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Hi-Tech Humax


Foliar Feeding with Fulvic Acid and Fugavic Acid

Agronomists are relying more and more on fulvic acids in their foliar applied nutrients for
improved nutrient uptake and plant growth during critical growth stages. Scientific research
indicates that fulvic acids help nutrient uptake of micronutrients thro ugh chelation~. Fulvic
acids can also speed up the active uptake process for macro -nutrients by as much as 34
percent3. Other research indicates that fulvic acid applied to the foliage increases the
chlorophyll density and respiration rate of plants6. Plan ts that have been sprayed with fulvic
acid have better drought tolerance and lower stomatal conductance7. Fulvic 6000 from Hi
Tech Humax Products is the most widely used and recommended fulvic acid product on the

What is Fulvic Acid?

Fulvic is a kind of natural organize acid, Fulvic acid is one of many in peat and soil different
with Humic acid, (soluble in water at pH > 10). F.A group soluble even at pH < 7, in FA
group substance have low molecular – (it is soluble at pH < 4) called Fugavic acid (FgA),
which used as substance in improved plant growth during citical growth stage.

Why Apply a Foliar Fulvic?

Research indicates that fulvic acid enhances nutrient uptake and plant growth at 10 to 300
ppm in the soil solution, or in a foliar spray5. E arly in the season when plants are small these
levels of humic and fulvic acids can be achieved in the soil solution. Once the plant expands
its root system, however, maintaining such levels is not always practical. As the plant
develops a full canopy and extensive root system, the best way to promote better growth is
through foliar applied fulvic acids.

Often crops need an extra boost during the weeks following early bloom when fruit begins to
size. During these times the daily nutrient demand of a crop can outstrip the ability of the soil
to supply nutrients. Fulvic 6000 can provide extra help to the plants by improving nutrient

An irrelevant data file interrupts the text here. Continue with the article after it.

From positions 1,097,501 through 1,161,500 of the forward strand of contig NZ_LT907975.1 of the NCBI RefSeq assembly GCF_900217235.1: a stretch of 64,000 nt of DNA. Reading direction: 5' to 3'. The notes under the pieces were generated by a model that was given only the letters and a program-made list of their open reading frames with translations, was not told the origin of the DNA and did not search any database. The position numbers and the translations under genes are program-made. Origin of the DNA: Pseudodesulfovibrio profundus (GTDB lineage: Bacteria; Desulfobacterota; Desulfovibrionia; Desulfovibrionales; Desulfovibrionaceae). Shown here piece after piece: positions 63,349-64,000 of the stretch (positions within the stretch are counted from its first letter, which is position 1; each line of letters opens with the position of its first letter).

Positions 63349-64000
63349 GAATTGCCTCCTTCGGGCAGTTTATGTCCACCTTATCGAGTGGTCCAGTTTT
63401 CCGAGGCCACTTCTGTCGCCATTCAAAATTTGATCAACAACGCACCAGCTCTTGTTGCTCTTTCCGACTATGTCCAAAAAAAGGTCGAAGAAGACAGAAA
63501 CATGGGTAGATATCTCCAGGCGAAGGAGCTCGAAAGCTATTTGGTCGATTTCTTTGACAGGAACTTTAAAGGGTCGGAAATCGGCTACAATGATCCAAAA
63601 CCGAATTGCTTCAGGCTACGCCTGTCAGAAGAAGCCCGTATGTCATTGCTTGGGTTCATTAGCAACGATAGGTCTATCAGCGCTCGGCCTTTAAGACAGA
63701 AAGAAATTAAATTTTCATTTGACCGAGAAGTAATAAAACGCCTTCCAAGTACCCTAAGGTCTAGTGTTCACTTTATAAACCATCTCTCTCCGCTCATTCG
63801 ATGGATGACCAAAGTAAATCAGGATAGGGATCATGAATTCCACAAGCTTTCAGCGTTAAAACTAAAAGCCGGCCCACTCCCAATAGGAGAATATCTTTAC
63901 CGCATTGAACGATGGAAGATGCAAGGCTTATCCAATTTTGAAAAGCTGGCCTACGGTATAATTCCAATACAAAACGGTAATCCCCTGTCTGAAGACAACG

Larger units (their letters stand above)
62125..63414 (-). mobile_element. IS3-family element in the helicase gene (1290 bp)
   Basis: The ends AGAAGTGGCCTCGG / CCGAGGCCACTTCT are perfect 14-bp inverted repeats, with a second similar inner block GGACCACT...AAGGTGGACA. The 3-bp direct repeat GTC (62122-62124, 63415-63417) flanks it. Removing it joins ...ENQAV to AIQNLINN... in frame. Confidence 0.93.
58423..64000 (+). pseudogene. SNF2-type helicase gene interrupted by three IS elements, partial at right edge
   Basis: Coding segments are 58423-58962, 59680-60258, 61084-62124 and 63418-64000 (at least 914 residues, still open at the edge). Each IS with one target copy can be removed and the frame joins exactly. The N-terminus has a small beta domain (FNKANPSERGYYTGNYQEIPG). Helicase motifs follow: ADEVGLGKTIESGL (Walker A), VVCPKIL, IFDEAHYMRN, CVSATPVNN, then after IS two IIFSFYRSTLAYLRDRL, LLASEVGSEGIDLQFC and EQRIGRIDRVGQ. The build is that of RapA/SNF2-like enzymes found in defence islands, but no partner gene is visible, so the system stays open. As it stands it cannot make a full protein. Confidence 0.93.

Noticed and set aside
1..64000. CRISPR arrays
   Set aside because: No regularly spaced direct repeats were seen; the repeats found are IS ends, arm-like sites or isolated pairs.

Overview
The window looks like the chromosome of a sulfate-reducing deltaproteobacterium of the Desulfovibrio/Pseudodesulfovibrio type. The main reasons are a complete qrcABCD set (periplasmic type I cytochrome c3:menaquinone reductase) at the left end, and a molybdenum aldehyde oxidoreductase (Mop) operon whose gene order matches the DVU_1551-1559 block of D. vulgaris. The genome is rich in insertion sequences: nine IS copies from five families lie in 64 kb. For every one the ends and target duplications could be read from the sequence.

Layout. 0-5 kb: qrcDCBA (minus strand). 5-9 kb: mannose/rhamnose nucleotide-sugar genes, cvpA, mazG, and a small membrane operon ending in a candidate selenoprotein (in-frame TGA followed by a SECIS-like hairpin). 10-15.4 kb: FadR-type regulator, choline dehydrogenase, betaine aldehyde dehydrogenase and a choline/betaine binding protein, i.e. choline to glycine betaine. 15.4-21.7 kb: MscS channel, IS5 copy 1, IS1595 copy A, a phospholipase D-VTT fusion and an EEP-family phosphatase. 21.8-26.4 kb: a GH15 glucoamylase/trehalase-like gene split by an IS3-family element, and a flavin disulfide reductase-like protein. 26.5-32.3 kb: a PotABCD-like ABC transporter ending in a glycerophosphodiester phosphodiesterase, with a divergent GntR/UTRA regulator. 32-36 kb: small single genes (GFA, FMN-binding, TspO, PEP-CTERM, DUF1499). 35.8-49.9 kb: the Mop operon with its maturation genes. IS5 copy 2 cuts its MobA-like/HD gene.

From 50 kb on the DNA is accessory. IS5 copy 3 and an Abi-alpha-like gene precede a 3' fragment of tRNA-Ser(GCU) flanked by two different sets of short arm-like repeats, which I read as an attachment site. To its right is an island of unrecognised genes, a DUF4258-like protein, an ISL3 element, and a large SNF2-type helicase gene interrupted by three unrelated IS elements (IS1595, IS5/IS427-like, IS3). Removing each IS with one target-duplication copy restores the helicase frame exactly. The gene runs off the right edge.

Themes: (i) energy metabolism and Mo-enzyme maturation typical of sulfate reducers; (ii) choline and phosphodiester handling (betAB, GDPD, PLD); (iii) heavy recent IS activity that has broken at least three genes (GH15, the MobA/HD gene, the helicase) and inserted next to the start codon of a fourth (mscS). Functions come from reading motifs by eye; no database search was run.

availability and uptake during such critical growth stages. It can also improve the drought
tolerance of the plants by reducing stomatal conductance. In a recent study on wheat,
stomatal conductance was reduced by 68% when foliar fulvic acids were applied. Yields were
greater in the treated area by 27% when subjected to drought stress during head formation7.

Foliar Spraying with Fulvic 6000

Apply Fulvic 6000 at 1000ml -1500ml per hectare. We suggest a total spray volume of 100
litres per hectare or more. Applications of over 100 litres per hectare need 2 litres per hectare.
This will supply approximately 100 to 300 ppm of fulvic acid to the foliage. Fulvic 6000 can
be applied by itself, or in combination with foliar nutrients. It is an excellent complement to
nitrogen, potash, iron or zinc foliar fertilizers. It can be applied with most fungicide products
as well.

As with all foliar nutrients we suggest that you jar test any mixes for compatibility before
making applications in the field. If precipitation occurs in a jar test we suggest that you
change the amount of foliar nutrients or add a complexing agent like citric acid, ED TA,
DTPA or potassium pyrophosphate. These complexing agents can help overcome any conflict
between the small amount of phosphoric acid in Fulvic 6000 and mineral micronutrients.

Please consult with your agronomist or supplier before applying Fulvic 6000 with fungicides
or pesticides.

I) Chen, Y. and Aviad, 1., 1990. Effects of Humic Substances on Plant Growth. Chapter 7 in:
MacCarthy, et. a!., Humic Substances in So il and Crop Sciences: Selected Readings.
Ameiican Soc. of Agronomy, Inc., Madison Wisconsin

2) Chen, Y. and Stevenson, F.J. 1986. Soil organic matter interaction with trace elements. P.
73-116. In Y. Chen and Y. Avnimelech (Eds.) Martinus Nijhoff Publicat ions., Dordrecht.

3) Maggioni, A. et.aI., 1987. Action of soil humic matter on plant roots stimulation of ion
uptake and effects on magnesium and potassium ATPase activity. The Science of the Total
Environment, 62:355-363.

4) Nardi, 5., 1996, Biological Activity of Humus. Chapter 9 in: A. Piccolo (Ed.) Humic
Substances in Terrestrial Ecosystems. Elsevier, Amsterdam.

5) Rauthan, B.S., and M. Shnitzer. 1981. Effects of fulvic acid on the growth and nutrient
content of cucumber (Cucumissativus) plants. Plan t Soil. 63:49 1-495.

6) Sladky, Z. 1959. The effect of extracted humus substances on growth of tomato plants.
BioI. Plant. 1:142-150

7) Xudan, X. 1986. The effect of foliar application of fulvic acid on water use, nutrient
uptake and wheat yield. Austr. J. Agnc. Res. 37:343-350.